Directed by: Gerard Johnstone
When I was younger ‘Neighbours’ was my soap opera of choice. Mainly because it coincided with my arrival home from school, winding down after double Maths and Food Technology with a cuppa and a few party rings. Aside from Kylie and Jason few actresses and actors had successfully escaped Erinsborough until probably the last five years. You had the ‘lifers’ like Lou Carpenter and Karl & Susan who would serve decades in soap land purgatory; and characters like Paul Robinson and Harold Bishop, who would escape Ramsey Street or even get killed off and yet somehow find a way to return.
When an actor or actress moved on to pastures from ‘Neighbours’ new they either found themselves as average at best pop stars and one hit wonders (Delta Goodrem or Natalie Imbruglia) or they moved on to appearing on second tier UK soaps like ‘Emmerdale’ (Anne Charleston aka Madge Bishop) or Sky One’s ridiculous Football Soap / Drama ‘Dream Team’ (Stefan Dennis aka Paul Robinson).
In recent year’s Australian soap stars, and arguably Australian actors in general, have blossomed in Hollywood, Margot Robbie is the most obvious example, here is an actress who has from drinking milkshake at Lassiters to sipping cocktails with DiCaprio. Perhaps more acting talent will follow Robbie over to the States; on the evidence of ‘Housebound’ perhaps the next actress from ‘Neighbours’ to make it to the big screen might well be Morgana O’Reilly.
‘Housebound’ is a darkly comic New Zealand based horror. O’Reilly plays Kylie, a troublesome twenty-something, who after an attempted raid on a cash machine is hit hard by the sledgehammer of New Zealand law and justice. Kate is fitted with an electronic tag and placed under house arrest. She is forced to live back home with her motor mouthed Mother Miriam (Rima Te Wiata), and Miriam’s long suffering partner.
The family home carries some dark secrets within its walls. At night Kylie hears noises and after overhearing her Mother call in to a talk radio station she is reminded that the house is haunted. The director gives us few clues as to what lurks within the house, but at first it seems like a malevolent spirit lurks in the residence. The clever build to the big reveal is innovatively presented and keeps us guessing.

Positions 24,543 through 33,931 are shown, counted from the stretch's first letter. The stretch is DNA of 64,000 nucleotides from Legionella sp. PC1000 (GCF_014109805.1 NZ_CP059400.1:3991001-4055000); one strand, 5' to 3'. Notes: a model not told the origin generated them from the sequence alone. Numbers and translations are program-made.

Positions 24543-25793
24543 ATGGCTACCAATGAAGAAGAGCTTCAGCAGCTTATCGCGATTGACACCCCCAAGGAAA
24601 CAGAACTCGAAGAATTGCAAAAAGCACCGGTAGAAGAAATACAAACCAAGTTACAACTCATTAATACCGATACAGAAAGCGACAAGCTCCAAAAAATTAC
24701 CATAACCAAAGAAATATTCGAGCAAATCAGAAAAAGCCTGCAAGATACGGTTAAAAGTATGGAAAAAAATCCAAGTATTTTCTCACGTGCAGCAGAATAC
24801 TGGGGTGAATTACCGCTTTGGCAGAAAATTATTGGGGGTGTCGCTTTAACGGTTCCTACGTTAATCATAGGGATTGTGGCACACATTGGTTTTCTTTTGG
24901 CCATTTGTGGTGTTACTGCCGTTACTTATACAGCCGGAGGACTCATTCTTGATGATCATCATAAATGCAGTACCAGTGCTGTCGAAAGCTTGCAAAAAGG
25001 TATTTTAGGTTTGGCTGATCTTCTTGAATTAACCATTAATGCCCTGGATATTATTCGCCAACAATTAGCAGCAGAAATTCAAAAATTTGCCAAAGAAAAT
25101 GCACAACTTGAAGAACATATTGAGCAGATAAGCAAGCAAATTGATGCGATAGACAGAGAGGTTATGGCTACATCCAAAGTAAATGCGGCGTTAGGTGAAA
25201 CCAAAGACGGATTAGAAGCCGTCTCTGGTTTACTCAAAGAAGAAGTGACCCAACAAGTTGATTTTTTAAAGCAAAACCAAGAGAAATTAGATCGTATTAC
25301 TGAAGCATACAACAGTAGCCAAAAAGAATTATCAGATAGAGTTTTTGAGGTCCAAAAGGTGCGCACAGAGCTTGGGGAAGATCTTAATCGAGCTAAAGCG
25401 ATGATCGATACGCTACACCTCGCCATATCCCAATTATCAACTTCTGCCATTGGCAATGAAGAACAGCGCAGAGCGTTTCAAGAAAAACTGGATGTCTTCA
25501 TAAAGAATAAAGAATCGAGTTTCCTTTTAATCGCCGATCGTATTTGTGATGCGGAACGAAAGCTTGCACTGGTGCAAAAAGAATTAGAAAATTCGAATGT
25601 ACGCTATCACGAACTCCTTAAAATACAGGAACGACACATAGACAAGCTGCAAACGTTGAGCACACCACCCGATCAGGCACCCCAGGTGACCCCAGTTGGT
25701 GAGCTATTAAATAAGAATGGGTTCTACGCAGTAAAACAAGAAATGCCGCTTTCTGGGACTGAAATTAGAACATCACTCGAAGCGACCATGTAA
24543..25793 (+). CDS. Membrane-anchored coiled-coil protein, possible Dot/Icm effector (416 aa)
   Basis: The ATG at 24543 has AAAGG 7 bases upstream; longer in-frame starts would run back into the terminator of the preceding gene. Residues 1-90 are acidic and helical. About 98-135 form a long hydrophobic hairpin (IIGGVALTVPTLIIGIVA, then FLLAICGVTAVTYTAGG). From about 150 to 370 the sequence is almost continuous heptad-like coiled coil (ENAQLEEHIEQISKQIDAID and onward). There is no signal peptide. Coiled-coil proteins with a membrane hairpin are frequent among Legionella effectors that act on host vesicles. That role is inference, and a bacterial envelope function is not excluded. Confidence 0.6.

In essence, the story in ‘Housebound’ is held together by Kylie and Miriam’s fractured Mother daughter relationship. Kylie lazes around the house drinking beer and eating all the food. Miriam’s patience is tested to the point when she is unable to sit down and watch her beloved ‘Coronation Street’. There are numerous exchanges between Kylie and Miriam which are adorably hilarious, and the tension carries that deep down they both care about each other, only they’re equally afraid to say it. Kylie regresses to sulky teen mode, and Miriam tries to avoid biting her tongue in half. In the end they fight for their lives and come together at the right time, as Kylie needs someone who believes that she is telling the truth, and that person turns out to be her Mother.
Though perhaps a tad overlong (not fitting in with my own personal criteria that a horror should never go beyond a ninety minute running time) ‘Housebound’ is an original story which provides enough twists, turns and near misses to keep us hooked for a surprisingly gory finale. This is certainly a horror film worth checking out.